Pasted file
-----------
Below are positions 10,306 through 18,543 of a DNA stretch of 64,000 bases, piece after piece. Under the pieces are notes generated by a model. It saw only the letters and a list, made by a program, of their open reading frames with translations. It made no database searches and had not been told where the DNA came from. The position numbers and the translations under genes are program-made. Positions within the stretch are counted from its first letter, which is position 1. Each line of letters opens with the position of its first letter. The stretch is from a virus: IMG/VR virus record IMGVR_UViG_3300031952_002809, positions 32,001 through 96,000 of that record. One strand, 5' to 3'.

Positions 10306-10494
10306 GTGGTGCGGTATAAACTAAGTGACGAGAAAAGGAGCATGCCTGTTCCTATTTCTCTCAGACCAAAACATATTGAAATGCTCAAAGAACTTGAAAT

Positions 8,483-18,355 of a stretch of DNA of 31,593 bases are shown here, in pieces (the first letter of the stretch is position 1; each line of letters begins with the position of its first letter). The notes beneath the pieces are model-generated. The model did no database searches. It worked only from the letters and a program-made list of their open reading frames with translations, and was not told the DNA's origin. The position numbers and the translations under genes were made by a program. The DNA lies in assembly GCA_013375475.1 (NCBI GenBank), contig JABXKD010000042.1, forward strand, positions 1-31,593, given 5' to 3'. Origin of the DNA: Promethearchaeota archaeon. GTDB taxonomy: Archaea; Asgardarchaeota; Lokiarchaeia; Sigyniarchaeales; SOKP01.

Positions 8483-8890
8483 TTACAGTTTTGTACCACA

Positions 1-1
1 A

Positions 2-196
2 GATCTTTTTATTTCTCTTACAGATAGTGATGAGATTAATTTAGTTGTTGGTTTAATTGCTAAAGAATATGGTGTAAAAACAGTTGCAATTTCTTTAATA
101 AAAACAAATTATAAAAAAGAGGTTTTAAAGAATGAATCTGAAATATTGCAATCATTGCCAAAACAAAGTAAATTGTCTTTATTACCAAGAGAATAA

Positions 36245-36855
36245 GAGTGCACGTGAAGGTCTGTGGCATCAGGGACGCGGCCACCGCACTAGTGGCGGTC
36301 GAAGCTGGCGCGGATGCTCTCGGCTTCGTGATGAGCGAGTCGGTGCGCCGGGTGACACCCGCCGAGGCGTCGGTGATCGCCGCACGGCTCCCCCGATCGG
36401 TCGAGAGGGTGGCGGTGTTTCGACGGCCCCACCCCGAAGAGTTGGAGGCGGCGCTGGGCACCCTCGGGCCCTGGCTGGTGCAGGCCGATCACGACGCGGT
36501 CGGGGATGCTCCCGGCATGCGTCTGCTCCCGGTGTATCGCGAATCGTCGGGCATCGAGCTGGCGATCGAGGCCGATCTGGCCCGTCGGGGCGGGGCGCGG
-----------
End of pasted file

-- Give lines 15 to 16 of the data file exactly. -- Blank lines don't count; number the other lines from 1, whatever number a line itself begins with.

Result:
36401 TCGAGAGGGTGGCGGTGTTTCGACGGCCCCACCCCGAAGAGTTGGAGGCGGCGCTGGGCACCCTCGGGCCCTGGCTGGTGCAGGCCGATCACGACGCGGT
36501 CGGGGATGCTCCCGGCATGCGTCTGCTCCCGGTGTATCGCGAATCGTCGGGCATCGAGCTGGCGATCGAGGCCGATCTGGCCCGTCGGGGCGGGGCGCGG